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5G driverless car detects jaywalkers, road accidents and ambulances along Seoul street Updated: 2019-10-14 16:15:48 KST

Getting your car out of the parking lot can be a daily hassle living in the city.
But running on Korea's 5G mobile network, a driverless car can pick up at your doorstep, saving precious minutes in the morning.

"Korean telecom firms like LG U Plus are developing 5G-V2X or Vehicle to Everything technology, which enables driverless cars to communicate with other vehicles, gadgets, networks and traffic, to make your ride as safe and smooth as possible."

Using the 5G network, LG test-drove a driverless car on an open road for 15 minutes using new safety solutions.
The vehicle managed to detect jaywalking pedestrians and slowed down when an ambulance passed.
Using Geofencing, it noticed sudden accidents on the road and switched lanes.

"The many sensors in driverless cars can only detect and collect data about its nearby surroundings. However, using a 5G cloud system, the car can receive and exchange information about other vehicles, road conditions, sudden obstacles and other variables ahead, in realtime, very quickly. Our solution optimizes such sensors based on deep learning and cameras to detect diverse situations on the road."

LG U Plus was the first in the world to successfully test a 5G vehicle on city streets this past March, working with Hanyang University's Ace Lab.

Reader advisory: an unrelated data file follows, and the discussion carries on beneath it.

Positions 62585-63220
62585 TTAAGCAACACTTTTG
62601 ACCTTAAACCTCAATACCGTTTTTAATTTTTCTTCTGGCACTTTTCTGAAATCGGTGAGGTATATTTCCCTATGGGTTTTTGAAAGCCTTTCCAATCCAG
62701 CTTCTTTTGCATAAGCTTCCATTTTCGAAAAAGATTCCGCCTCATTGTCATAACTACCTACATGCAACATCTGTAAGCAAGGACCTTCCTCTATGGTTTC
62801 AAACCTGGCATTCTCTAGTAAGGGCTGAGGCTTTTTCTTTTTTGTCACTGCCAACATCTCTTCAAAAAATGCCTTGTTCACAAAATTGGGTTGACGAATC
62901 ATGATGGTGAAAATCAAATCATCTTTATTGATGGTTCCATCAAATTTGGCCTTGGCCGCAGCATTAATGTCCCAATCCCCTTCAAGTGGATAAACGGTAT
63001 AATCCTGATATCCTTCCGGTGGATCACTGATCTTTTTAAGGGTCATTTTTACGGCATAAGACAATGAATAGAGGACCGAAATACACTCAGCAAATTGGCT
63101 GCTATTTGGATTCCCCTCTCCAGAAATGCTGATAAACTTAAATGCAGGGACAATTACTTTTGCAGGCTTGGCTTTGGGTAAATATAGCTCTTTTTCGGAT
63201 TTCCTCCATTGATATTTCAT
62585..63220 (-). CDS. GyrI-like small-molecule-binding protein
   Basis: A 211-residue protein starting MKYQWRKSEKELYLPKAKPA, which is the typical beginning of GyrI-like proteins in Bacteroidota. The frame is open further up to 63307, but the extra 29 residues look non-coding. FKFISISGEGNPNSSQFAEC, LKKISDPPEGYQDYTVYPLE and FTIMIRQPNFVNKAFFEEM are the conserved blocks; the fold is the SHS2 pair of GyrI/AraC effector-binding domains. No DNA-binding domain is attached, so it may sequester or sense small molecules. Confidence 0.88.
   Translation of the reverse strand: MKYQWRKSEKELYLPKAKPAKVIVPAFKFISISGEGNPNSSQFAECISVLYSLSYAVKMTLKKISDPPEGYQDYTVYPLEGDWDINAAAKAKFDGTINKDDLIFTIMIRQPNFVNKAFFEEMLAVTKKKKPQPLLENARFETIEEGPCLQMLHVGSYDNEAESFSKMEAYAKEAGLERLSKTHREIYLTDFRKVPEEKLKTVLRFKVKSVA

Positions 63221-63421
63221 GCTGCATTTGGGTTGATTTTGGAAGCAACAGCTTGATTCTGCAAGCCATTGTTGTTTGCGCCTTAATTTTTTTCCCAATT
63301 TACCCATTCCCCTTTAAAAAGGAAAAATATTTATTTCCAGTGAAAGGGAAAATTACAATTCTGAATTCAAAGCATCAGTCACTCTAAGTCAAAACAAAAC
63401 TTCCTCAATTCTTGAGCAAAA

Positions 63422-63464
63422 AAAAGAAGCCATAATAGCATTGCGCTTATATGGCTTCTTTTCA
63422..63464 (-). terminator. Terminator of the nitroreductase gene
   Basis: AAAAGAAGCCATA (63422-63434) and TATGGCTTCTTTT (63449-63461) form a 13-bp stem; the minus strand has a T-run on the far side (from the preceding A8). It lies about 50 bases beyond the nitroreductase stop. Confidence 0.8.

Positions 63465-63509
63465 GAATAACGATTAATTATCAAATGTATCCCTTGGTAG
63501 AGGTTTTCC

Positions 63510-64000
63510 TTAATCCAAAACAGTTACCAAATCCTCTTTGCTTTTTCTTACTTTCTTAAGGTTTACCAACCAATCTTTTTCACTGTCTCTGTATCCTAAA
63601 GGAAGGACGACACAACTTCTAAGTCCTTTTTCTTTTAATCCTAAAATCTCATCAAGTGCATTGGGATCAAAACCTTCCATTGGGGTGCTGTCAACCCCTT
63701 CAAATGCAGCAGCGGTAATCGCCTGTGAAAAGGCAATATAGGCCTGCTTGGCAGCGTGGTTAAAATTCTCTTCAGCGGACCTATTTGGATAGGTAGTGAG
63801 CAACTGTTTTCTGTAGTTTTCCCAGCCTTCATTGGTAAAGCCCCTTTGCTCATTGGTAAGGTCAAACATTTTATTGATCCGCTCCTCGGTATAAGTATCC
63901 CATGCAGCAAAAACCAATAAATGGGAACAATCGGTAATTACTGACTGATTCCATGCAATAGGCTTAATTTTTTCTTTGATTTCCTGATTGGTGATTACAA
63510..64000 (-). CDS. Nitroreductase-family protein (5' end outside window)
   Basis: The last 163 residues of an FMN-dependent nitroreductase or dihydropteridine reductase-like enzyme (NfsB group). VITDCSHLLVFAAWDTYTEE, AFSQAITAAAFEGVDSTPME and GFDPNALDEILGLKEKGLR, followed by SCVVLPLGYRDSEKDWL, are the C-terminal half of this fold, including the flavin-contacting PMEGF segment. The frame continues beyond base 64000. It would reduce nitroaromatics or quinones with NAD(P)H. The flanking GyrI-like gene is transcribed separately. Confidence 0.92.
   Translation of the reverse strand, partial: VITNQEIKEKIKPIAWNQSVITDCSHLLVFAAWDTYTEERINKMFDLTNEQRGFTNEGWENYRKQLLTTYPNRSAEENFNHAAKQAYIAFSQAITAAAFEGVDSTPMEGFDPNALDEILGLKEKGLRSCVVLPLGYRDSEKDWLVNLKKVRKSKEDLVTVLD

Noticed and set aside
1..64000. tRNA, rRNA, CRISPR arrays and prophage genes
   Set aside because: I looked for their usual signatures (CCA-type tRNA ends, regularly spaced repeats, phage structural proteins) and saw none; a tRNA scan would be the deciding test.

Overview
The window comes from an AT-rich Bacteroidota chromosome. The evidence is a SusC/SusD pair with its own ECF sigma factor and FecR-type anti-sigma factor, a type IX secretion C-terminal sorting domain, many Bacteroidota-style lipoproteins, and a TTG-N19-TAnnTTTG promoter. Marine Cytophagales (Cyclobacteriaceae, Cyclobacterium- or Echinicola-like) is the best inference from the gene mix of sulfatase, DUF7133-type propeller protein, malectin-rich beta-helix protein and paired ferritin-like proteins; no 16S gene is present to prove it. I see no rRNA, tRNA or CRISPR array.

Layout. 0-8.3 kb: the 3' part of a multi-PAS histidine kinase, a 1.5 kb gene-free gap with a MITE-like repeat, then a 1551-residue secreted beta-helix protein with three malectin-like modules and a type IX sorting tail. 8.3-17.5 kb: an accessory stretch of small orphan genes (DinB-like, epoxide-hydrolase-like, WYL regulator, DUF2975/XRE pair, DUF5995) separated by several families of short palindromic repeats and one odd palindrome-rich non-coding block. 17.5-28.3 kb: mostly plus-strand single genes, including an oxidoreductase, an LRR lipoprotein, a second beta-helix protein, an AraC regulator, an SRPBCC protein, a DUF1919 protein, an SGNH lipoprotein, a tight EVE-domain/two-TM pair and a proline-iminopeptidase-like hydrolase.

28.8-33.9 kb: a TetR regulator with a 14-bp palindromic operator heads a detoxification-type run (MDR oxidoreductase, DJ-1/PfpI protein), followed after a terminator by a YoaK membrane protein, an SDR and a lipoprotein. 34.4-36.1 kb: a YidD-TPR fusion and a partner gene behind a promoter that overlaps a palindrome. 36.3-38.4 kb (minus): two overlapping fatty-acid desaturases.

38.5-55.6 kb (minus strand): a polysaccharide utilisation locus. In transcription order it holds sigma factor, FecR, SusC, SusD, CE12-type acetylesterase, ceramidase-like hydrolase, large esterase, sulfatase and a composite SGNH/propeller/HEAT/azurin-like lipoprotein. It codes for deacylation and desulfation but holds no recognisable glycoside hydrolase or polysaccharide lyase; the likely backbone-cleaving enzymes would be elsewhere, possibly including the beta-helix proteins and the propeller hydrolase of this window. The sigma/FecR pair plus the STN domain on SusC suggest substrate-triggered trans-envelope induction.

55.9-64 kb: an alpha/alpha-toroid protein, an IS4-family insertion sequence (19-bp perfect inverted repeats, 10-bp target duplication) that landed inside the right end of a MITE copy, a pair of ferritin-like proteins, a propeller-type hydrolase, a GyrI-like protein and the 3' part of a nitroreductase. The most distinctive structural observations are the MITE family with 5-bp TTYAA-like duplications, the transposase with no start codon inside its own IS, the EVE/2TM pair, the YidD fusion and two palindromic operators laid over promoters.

But to stay ahead of the competition, Professor Sunwoo Myoung-ho says South Korea needs to get rid of the red tape that hinders research and development.

"Currently, Korea has only about eighty driverless cars that have been approved for test-driving. This compares to the thousands being tested in China and the United States. More cars need to be tested in order to collect data, which is critically needed in order to optimise technology as well as enhance trust in their safety. Also, there should be a central control tower between government bodies such as the ministries of science, land and industry as well as the police to efficiently manage and grow the sector."

Autonomous cars are also a part of the government's 158-billion-dollar investment plan to grow the industries of the future by the year 2030.
But many experts say without removing regulatory obstacles, Korea could behind in developing core sensor technologies.
Oh Soo-young, Arirang News.
Reporter : osy@arirang.com
KOGL : Korea Open Government License
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